||Out from the Iles Chausey via the northern passage. Look carefully at the chart and you'll see that the passage dries to a height of up to 4.5 metres! However, with a tidal range of 10 metres and the excellent French navigational markers and transits (which again can be seen on the chart at higher zooms), the passage pilotage was fine.
Iles Chausey was exceptional - a truly stunning place. What wasn't so good was all the flies that migrated from the rocks that were covered at high water and hitched a ride on the boats all the way to Jersey.
At Jersey, we anchored in St Aubins Bay waiting for enough water over the cill at St Helier marina.
|CI & France 2015 - Brixham to Guernsey
||A sail across from Brixham Marina to St Peter Port in Guernsey. Quite foggy when leaving Brixham, not so foggy crossing the shipping lanes (phew) and very foggy making landfall on the Guernsey side (having more than one chart plotter available amongst the various nav aids made this easier).
Note - the photos may be rubbish but they are not that out of focus - it really was that foggy). Stare hard and you'll see things in the photos!
|Berwick On Tweed
||A quick walk round Berwick on Tweed - the last English town before heading into Scotland.
Probably didn't do it justice but saw some of the town walls that Elizabeth I spent so much on!
||On the advice of Scott C from work, we took the back roads to find Cheswick Beach.
Another top Northumbrian beach according to Scooby hound.
The beach was pretty much deserted.
May be that was due to the warning signs about unexploded ordnance and areas of quicksand?
We took the view that that was just the locals trying to keep the grockles from their favourite beach (is grockle the correct term up north?).
Anyway - we didn't explode or sink but maybe we turned round slightly earlier than we would normally have!
||Stayed at a lovely campsite just outside Warkworth - Walkmill Campsite - recommended.
Walked into Warkworth and had a look at the outside of the castle - my do English Heritage know how to charge!
Then tried a couple of the pubs in town.
The GPS looks as though it went a little crazy while we were in The Sun in Walkworth - that's understandable as the decor is really something. Not sure how to describe it - maybe a mix between Camelot and your favourite local. Still - surprisingly - a big "thumbs up" from us due to its friendly staff and the (huge) size and quality of our dinner!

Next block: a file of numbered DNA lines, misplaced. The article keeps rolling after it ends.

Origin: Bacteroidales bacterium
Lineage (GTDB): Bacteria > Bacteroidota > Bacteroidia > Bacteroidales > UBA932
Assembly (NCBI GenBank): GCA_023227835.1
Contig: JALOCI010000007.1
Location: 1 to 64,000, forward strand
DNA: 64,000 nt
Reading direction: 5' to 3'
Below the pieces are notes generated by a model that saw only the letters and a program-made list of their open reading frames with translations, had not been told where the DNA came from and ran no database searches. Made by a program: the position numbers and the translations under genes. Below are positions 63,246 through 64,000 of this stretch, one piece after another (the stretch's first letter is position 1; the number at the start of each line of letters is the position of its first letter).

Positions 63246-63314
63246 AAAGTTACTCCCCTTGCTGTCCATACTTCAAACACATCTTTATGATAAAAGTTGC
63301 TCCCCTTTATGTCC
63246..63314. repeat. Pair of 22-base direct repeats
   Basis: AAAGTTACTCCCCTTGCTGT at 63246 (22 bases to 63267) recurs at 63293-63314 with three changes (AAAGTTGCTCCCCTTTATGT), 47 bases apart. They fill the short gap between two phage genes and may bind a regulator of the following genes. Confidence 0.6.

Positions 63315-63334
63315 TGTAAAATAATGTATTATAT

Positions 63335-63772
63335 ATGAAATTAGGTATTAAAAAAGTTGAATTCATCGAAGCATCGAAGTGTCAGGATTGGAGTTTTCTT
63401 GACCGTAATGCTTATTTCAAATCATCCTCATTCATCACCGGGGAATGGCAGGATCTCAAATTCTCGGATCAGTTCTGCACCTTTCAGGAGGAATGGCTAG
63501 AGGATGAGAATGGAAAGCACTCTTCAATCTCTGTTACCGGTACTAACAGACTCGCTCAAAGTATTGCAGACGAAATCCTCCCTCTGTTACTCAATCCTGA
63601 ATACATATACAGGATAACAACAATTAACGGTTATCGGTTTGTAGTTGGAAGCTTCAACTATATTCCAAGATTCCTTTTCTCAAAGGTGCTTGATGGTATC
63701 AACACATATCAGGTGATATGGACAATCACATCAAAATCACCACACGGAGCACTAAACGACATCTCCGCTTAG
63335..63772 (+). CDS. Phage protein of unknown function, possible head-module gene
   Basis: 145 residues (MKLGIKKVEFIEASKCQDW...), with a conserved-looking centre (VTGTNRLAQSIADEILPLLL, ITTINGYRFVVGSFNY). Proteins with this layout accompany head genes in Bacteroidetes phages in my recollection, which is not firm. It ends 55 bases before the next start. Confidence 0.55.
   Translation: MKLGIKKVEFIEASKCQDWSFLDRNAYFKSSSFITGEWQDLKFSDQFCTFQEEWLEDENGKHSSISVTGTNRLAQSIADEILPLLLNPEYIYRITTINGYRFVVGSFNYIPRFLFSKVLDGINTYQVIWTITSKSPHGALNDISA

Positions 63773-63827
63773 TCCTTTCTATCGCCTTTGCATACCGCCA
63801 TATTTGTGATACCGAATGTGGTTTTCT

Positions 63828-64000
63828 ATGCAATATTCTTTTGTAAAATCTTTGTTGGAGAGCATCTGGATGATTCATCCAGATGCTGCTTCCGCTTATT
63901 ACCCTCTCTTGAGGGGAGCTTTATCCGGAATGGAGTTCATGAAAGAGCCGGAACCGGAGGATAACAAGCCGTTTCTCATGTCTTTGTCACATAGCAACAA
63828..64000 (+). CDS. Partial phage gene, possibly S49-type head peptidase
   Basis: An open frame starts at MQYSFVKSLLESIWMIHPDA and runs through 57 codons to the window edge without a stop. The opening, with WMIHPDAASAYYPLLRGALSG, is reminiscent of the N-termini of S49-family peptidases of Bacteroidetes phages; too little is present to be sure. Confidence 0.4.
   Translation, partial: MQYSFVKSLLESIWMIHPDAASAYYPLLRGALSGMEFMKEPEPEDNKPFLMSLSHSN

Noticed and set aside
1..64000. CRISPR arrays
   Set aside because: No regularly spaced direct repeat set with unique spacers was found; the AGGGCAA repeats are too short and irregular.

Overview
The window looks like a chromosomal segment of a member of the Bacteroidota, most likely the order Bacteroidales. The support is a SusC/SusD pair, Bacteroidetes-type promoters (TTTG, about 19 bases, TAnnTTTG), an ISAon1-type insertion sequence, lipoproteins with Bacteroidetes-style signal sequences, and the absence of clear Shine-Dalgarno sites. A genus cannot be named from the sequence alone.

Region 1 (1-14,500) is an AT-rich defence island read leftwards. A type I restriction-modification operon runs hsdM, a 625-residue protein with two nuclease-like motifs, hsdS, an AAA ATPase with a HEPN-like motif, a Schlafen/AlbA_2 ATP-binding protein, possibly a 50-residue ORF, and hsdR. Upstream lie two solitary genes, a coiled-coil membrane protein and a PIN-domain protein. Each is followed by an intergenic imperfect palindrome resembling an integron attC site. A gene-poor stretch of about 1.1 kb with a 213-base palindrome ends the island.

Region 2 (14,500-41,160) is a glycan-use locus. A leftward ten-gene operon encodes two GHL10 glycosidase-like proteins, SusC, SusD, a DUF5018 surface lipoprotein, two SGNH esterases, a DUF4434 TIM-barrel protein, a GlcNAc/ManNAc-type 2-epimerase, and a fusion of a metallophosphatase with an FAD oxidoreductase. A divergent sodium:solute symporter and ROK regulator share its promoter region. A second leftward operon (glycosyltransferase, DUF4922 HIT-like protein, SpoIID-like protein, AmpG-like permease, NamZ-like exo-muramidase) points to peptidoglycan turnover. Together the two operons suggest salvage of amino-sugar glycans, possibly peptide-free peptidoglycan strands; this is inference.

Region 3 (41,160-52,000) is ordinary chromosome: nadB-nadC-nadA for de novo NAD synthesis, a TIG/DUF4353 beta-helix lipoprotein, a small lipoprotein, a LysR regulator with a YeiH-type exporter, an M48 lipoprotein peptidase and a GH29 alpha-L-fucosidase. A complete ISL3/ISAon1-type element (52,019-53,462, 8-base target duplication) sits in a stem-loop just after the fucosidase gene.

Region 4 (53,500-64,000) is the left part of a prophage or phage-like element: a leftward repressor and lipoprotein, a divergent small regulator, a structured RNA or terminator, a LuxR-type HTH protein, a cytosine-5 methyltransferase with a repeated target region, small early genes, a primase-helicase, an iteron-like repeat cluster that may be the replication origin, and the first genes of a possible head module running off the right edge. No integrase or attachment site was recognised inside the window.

|Demense Farm In Bellingham
||Heading west, we were back just below Hardrians Wall at Demense Farm campsite in Bellingham.
A campsite on another working farm, Lizzie may object to me mentioning that she complained about the cow mooing overnight.
|Aidan's fall on Hadrian's Wall
||A march along some of the best bits of Hadrians Wall. Sheltered behind the wall from a sudden rain/hail shower and felt very "Roman Centurion" like. Didn't feel quite so Centurion like when I slipped coming down one steep part of the wall and bounced badly on my side buggering up my back for much of the holiday!
Stunning walk though.
Then on to Vindolanda.
|Lligwy beach and Moelfre
||On to an Anglesey and the rather excellent Lligwy Beach.
Scooby happy that the "beach quotient" picking up again.
Then along the cliff top to the pub in Moelfre and back again.
The campsite we were staying at was good with a gate right on to the beach. However, the rules and regulations were a little OTT
Actually, we'd recommend the place but they do themselves no favours with their rules and regs so we went on looking for the more liberal parts of Anglesey (well - one can live in hope).
||A short walk around Alnwick,
Again, we were too tight to pay the entrance fee for the castle.
Mainly we wanted to see "Barter Books" - the second hand book shop in the old train station.
An excellent, excellent shop. Long may they flourish after Starbucks, Next and all the others have fallen out of fashion and had a quick bankcruptcy.
One can but hope - I could have spent hours in the place!
||On to Blackthorn Farm campsite.
A nice spot just outside Holyhead,
||Into Kielder Forest and up from Kielder village to Kielder Observatory.
Stunning view - but not of the observatory which unsurprisingly looked at little like a wooden box from the outside during the day time,
|Seahouses to Bamburgh
||First walk along the Northumbrian coast.
From just north of Seahouses along to just south of Bamburgh.
The Northumberland beaches are just as stunning as expected.